The short answer is for twelve rounds what was billed as an elimination bout quickly evolved into what became a masterclass with Shakur Stevenson showcasing the art of Boxing. While not necessarily an entertaining bout for those who like back and forth battles, this was a Boxing purists dream. Showcasing hand speed, timing and immaculate defense, Stevenson turned what was a competition between two top contenders into a sparring session where one fighter simply could not get any punches off and if he was able to land a punch, it was sporadic and ineffective. An illustration of Stevenson’s dominance in the fight was not only that he was able to keep his opponent from hardly landing any offense, but also an ability to perfectly time anything that Nakathila had to offer. This was evidenced late in round four when Stevenson caught Nakathila with a short counter right hook that he could not see. 


At no point during the twelve round bout was Stevenson put in any kind of danger nor was Nakathila able to get close enough to land a power punch that may have led to a rally of sorts. While this is something that is not always appreciated by Boxing fans and frankly, narrows the analysis that this observer can offer beyond saying it was a dominant display of one fighter’s skill, if you train a boxer, this is the type of performance that you want to see out of your charge in your fighter not taking any significant damage over the course of a fight, but also sweeping the scorecards, which is exactly what happened here as Stevenson won all twelve rounds on all three official judges scorecards to improve to 16-0, with 8 Knockouts.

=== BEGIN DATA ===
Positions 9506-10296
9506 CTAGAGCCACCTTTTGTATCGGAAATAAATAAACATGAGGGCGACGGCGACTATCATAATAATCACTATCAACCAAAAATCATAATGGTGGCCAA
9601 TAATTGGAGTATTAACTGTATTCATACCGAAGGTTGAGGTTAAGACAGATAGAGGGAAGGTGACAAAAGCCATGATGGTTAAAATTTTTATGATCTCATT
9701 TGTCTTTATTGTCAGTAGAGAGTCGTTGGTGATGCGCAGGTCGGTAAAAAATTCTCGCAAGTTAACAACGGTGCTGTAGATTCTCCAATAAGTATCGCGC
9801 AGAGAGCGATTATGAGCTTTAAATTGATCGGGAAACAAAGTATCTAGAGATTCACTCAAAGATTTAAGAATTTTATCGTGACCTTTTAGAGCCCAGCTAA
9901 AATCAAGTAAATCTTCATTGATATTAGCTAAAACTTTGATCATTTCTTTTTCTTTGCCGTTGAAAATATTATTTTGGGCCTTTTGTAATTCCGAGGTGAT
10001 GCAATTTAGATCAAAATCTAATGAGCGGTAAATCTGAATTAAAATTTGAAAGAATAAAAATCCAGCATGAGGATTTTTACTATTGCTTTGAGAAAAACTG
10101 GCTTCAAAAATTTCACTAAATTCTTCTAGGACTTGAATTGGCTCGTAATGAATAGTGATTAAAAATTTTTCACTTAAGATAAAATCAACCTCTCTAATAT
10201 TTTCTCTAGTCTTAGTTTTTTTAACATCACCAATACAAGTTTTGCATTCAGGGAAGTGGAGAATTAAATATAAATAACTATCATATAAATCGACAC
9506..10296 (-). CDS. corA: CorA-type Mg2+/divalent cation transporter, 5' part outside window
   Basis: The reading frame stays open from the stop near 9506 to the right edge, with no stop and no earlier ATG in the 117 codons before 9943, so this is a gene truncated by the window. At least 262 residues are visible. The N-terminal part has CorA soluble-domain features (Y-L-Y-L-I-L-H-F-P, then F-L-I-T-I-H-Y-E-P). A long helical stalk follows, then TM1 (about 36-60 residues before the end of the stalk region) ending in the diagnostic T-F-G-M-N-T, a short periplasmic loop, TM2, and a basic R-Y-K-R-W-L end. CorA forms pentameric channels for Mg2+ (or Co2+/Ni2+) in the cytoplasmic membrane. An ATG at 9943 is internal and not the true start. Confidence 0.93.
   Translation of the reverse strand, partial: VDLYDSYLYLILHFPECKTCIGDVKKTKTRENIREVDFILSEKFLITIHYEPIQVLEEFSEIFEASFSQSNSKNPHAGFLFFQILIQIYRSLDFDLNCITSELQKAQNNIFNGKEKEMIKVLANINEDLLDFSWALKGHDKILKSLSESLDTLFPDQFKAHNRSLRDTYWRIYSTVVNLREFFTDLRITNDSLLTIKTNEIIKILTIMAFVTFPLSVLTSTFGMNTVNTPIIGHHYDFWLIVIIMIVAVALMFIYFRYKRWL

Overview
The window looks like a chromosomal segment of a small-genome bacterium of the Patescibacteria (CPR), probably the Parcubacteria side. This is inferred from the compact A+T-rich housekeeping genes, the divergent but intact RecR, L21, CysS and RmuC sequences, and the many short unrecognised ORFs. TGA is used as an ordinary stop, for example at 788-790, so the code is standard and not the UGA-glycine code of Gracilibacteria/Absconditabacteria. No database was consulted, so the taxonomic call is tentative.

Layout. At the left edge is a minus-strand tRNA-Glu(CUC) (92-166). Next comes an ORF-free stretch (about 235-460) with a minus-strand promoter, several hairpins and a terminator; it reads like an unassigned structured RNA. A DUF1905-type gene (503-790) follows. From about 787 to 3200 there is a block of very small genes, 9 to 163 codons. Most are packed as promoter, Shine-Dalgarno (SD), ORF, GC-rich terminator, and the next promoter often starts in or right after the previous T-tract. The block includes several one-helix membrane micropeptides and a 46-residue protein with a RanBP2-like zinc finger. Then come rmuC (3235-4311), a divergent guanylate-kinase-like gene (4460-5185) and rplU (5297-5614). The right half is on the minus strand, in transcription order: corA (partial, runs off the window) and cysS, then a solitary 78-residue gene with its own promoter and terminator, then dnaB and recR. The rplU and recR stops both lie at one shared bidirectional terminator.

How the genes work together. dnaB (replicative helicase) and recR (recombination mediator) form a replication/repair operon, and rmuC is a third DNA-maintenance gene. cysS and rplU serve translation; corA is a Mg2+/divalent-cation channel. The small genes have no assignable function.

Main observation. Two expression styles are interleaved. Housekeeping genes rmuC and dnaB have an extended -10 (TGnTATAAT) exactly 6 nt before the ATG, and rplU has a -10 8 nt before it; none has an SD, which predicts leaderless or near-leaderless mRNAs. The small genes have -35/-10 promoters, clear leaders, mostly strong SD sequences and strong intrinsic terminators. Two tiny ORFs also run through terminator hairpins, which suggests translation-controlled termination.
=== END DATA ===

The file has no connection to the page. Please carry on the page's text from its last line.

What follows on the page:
If there was a criticism that one might point to of Stevenson as he is now the mandatory challenger for Jamel Herring and thus earned interim championship status in the WBO Jr. Lightweight ratings as a result, it might be that the potential was there once it became apparent that Nakathila had no answer for Stevenson’s hand speed, that perhaps if he had pressed the issue, he may have been able to stop Nakathila in a fight that he was in complete control of.


Despite the clear victory for Stevenson, an issue that can exist for fighters in his position that have similar skillsets and attributes is, it could discourage those in the Jr. Lightweight division and potentially above, who might hold the opportunity for lucrative paydays from fighting someone of Stevenson’s caliber. In short, like many great fighters who were as savvy when it came to mastering the defensive aspects of the art of Boxing as they were the offensive aspects, some fighters snd to be more specific, promoters who have a vested interest in potential opponents may view Shakur Stevenson as a high risk/low reward option. While that is not necessarily fair for a fighter in Stevenson’s position, it unfortunately is one of the issues that makes Boxing a flawed sport as much as it is a great one.


Whether or not Shakur Stevenson will get his opportunity to fight Jamel Herring in what would be his attempt to become a two-division world champion remains to be seen. It may however, come down to whether there might be more lucrative options available to Herring, who may ultimately decide to move up to the 135lb. Lightweight division where there is certainly no shortage of potential options and a lot of money to be made.


“And That’s The Boxing Truth.”